In 2004, some 3.3 million people over the age of 40 were living with blindness or low vision. Low vision meaning their reduced sight affected their daily activities. And by 2030, it’s predicted that this number will double as the rapidly aging population deals with diabetes and other chronic disease diagnosis, according to the Centers for Disease Control and Prevention.
Home can become a common place for mishaps for the visually impaired. While it’s easy to think that our home provides the safest space for comfort and security, it’s also a place where it’s easy to let one’s guard down. This can lead to accidentslike falls and poisonings.
If you or your loved one is dealing with changes in vision, take these steps to make your home safer.
Remove Common Obstacles
When walking away from a chair be sure to push it so that it is underneath the table. Although, you may not have thought about the position of your chair in the past, pushing your chair in keeps your walking lane clear. Small modifications in your behaviors may protect you or your loved one from a fall or other injuries. The following are additional tips you might consider for a safe environment:
· Make sure hallways and common areas are clutter free.
· Keep cabinet doors and drawers closed.
· Return things to the same place, like remote controls, keys, and glasses.
· Consider organizing yourself with braille labels as well as raised dot markings. You might reach out to an organization like the American Foundation for the Blindfor assistance if you find you need braille or other assistive devices.
· Practice leaving doors either open or closed to avoid mishaps.
· Remove breakables from precarious spots.
· Have a fire escape route pre-planned. You may choose to visitthe American Red Cross for tips and tools to help you develop a fire safety plan for you and your loved one or client.
Eliminate Common Hazards
Examine your home for things and situations that could prove to be hazardous. Here are some common examples:
· Old flooring that is buckling, lifting, or gathering. For example, wood flooring that has uneven seams or old carpeting that is wrinkled and gathered from too much wear.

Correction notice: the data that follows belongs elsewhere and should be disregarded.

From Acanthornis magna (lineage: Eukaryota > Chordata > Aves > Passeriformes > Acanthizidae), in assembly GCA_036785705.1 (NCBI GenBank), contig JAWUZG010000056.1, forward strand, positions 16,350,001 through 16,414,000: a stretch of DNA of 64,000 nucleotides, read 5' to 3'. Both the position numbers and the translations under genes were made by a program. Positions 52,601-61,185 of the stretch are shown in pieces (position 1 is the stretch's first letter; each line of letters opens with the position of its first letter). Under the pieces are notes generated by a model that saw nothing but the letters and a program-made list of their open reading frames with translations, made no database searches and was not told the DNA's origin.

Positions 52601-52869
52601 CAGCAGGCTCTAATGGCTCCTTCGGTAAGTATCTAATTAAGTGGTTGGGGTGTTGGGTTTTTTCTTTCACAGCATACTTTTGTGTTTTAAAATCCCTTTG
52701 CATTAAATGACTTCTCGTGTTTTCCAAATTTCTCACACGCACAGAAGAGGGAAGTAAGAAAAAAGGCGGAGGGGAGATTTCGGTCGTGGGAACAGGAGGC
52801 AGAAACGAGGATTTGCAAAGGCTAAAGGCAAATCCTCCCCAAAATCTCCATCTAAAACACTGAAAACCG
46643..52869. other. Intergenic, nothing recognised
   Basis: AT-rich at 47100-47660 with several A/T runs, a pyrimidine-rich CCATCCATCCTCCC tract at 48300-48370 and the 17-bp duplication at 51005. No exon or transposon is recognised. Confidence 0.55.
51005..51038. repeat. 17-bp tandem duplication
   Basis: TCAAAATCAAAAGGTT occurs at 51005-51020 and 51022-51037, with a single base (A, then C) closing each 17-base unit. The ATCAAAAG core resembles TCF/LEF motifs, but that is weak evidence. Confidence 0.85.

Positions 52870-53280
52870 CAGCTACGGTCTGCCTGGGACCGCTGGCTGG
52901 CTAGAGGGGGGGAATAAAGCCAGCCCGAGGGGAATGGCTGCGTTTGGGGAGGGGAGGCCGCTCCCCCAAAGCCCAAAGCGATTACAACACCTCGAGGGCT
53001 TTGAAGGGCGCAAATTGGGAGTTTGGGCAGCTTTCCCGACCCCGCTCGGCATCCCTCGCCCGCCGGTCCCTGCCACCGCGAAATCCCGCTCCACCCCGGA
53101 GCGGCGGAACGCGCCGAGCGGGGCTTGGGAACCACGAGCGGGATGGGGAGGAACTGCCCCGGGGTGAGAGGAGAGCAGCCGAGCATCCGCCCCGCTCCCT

· Remove area rugs which are a common tripping hazard.
· Throw away all expired medications.
· Remove electrical cords from pathways.
· Keep cosmetic and personal care products like bath gel, shampoo and body lotion, as well as cleaning products like bleach and toilet cleaners clearly marked or locked away to avoid accidental ingestion.
There are several steps you can take to make moving around your home easier. You may consider using the following suggestions to improve accessibility:
● Remove furniture from walkways.
● Install bathroom grab bars.
● Stairs and steps should have handrails on one or both sides.
● Purchase accessories, such as vases and lamps with plenty of color to help locate furniture easier.
● Reduce glare by covering windows with shades or mini-blinds.
● Avoid patterned floor covering.
● Keep a comfortable chair near a window so you can do hand work in natural lighting.
According to the American Foundation for the Blind, there are several key things you should do to improve your home’s lighting.
● Use a directional lamp that you can adjust to perform tasks like cutting in the kitchen.
● Where possible, use fluorescent lighting that doesn’t cast shadows.
● Use highly concentrated incandescent lighting for all close-up activities, like reading, knitting, or doing puzzles.
● Add night lights in the bedroom, bathroom, hallway, and kitchen to help navigate in the dark.
● Add lighting to hallways and stairways.
If you’re cutting a piece of steak on a cutting board, you’ll see it better if it’s on a light-colored board. Contrastthroughout the home will improve your overall safety. Please consider the following:
● Place a dark object against a light wall. For example, a dark wood grain dining table against a light-colored wall will make it easier to see.
● Door frames should be painted a contrasting color to wall paint to make them stand out.
● Use colorful, textured tape to mark step.
● Purchase pots and pans with white interiors.
● Use a white plate on a dark placement.
● Use towels, washcloths and bath mats that contrast with the tub or shower.
Make sure to go room by room with the help of a loved one to identify any other areas that might be a danger to you. Also, take time to fill out the Home Evaluation questionnaireprovided by VisionAware. This brief survey will guide you to other items that you shouldn’t overlook. Your home should be a place where you can enjoy comfort and relaxation and feel safe. By following these steps and making some home necessary modifications, you’ll be doing just that.
About Harry Cline- Guest Author on Caregiver Support Service’s Blog
Harry Cline is creator of NewCaregiver.organd author of the upcoming book, The A-Z Home Care Handbook: Health Management How-Tos for Senior Caregivers. As a retired nursing home administrator, father of three, and caregiver to his ninety-year-old uncle, Harry knows how challenging and rewarding caregiving can be. He also understands that caregiving is often overwhelming for those just starting out. He created his website and is writing his new book to offer new caregivers everywhere help and support.